[From this point forward in the film, Vincent is known as “Jerome” and Jerome is known by his middle name, “Eugene”]
Both Gattaca and In Time illuminate a disturbing future that reduces the human body to commodity. But ironically so. The perfectly engineered body in Gattaca becomes so highly prized and valued that the mind ceases to matter. When “interviewing” for the coveted position of an aerospace navigator, Jerome need only provide a sample from his physical body to prove his qualifications. However, the specimen required doesn’t have the essence of blood, the elegance of hair or even the vitality of sperm. Instead, Jerome is instructed to urinate on command in front of a lab technician who makes a habit of complimenting him on his “equipment.”
There is little glamorous about the Valid life in Gattaca. These superior humans didn’t have much of a journey between the test tube and the laboratory. Living life at the height of potential means to be judged, scrutinized and reduced to a series of mathematical probabilities and equations – none of which, as Niccol asserts, can quantify the human spirit.
Even Eugene is reduced to a life in his cave under the staircase, supporting Jerome’s ascent to the stars. He darkly refers to himself as Jerome’s pincushion – his days of swimming glory gone and replaced with a life of providing blood, hair, urine and skin samples to the man living under his former identity.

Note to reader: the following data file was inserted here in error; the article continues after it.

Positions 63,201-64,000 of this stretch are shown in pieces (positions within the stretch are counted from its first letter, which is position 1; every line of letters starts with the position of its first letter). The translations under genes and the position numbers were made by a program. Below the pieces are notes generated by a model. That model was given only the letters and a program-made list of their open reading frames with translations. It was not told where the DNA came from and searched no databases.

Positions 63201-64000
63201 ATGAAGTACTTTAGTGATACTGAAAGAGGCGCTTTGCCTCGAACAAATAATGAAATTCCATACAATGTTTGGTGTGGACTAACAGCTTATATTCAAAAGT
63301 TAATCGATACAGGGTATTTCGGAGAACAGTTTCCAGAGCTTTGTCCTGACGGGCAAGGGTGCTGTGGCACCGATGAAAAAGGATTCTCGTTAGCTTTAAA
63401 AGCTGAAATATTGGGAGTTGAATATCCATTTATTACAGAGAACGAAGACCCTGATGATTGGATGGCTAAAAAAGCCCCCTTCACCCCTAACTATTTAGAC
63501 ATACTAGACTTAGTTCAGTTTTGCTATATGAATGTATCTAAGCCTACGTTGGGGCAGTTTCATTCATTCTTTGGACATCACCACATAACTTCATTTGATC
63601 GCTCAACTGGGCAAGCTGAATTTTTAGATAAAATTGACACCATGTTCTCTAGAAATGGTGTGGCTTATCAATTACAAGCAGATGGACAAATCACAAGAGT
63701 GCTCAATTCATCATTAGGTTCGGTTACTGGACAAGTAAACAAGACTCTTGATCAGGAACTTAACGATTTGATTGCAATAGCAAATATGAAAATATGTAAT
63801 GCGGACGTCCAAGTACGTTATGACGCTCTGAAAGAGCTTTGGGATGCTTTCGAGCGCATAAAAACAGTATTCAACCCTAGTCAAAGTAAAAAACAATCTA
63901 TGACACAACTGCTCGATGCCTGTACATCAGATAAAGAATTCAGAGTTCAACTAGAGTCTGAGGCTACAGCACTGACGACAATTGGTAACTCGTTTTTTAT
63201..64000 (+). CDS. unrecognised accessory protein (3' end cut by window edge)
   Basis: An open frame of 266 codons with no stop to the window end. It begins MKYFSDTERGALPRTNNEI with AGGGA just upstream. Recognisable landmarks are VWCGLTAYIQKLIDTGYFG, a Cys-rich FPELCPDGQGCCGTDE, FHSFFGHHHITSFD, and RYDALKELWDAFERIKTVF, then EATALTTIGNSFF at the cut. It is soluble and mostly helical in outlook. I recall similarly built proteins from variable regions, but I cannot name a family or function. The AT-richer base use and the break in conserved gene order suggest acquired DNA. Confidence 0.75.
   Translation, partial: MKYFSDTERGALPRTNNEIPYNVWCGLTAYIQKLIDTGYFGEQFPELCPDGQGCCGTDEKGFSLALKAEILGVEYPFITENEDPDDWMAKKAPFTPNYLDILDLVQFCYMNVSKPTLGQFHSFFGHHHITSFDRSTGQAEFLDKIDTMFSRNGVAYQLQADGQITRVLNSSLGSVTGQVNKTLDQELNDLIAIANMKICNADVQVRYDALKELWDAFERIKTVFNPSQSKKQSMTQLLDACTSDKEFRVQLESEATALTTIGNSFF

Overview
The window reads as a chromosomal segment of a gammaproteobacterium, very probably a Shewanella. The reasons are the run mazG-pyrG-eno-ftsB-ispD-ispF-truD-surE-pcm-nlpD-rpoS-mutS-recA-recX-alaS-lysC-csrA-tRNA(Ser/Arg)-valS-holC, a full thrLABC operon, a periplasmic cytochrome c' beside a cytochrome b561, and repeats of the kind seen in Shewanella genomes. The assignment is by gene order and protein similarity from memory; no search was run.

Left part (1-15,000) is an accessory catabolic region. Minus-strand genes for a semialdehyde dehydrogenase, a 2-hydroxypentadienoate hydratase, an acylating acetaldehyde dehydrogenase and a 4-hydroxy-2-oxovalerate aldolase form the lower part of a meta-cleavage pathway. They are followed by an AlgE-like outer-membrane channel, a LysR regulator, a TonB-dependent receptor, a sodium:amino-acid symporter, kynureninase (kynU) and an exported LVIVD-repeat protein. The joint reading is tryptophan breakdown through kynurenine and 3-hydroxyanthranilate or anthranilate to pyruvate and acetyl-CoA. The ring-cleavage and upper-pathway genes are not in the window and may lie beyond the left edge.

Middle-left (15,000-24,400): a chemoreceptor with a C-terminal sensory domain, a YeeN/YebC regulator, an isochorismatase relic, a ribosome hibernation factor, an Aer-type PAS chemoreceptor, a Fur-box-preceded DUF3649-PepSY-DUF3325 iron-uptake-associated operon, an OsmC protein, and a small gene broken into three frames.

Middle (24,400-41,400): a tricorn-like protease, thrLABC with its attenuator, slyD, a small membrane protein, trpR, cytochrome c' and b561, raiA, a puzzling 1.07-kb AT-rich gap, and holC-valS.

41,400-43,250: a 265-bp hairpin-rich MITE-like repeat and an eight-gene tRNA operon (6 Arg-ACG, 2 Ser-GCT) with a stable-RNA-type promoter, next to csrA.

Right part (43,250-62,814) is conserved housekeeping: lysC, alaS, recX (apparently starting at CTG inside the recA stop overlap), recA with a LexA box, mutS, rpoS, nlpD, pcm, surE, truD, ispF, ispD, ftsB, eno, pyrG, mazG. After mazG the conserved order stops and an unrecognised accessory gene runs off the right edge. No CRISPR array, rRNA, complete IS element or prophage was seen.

Whereas destiny and fate are determined at conception for the inhabitants of Gattaca’s world, for the characters of In Time, fate and destiny are still much larger mysteries, as the future is never guaranteed.
In the same way that Gattaca’s bodies are transformed into commodities, the same becomes true of In Time’s, but to a more frightening extent. Life itself has become the new currency. For reasons never fully explained, the powers that be in this Not-So-Distant-Future have decided to alter the human body so that aging abruptly ends upon reaching age 25. However, upon turning 25, a countdown clock begins and if a person is unable to acquire more “time” within 1 year, they will drop dead. As a result, time is the new currency — men and women work for minutes, not dollars and pay for bills with pieces of their lives.
I admit, the logic of this universe sounds like the sort of made up rules that govern children’s games on summer afternoons. And while I appreciate the imaginative concept, the world as Niccol presents it is filled with several logistical plot holes. How is this regulated? Does an hourly wage take into account the actual time spent working? What’s the point in charging interest on a loan? Why are we doing this in the first place? (Niccol finds a way to cheekily avoid answering these questions by having our hero declare in his opening monologue that he doesn’t have time to find out why the world is the way it is). Let’s go with that.
Will Salas, a poor factory worker from Dayton (called “The Ghetto”), lives hour to hour, collecting and spending minutes as he can to get by. After receiving a large time donation from a mysterious (and suicidal) benefactor, Will relocates to the wealthy Time Zone known as New Greenwich. There he meets Sylvia, the pampered daughter of a greedy time lender who has eons in his reserves and plans to live forever. However, when the “Timekeepers” discover timed-out dead body of Will’s benefactor, they get suspicious. Will and Sylvia take off on the run and along the way work to dismantle the entire time-based system.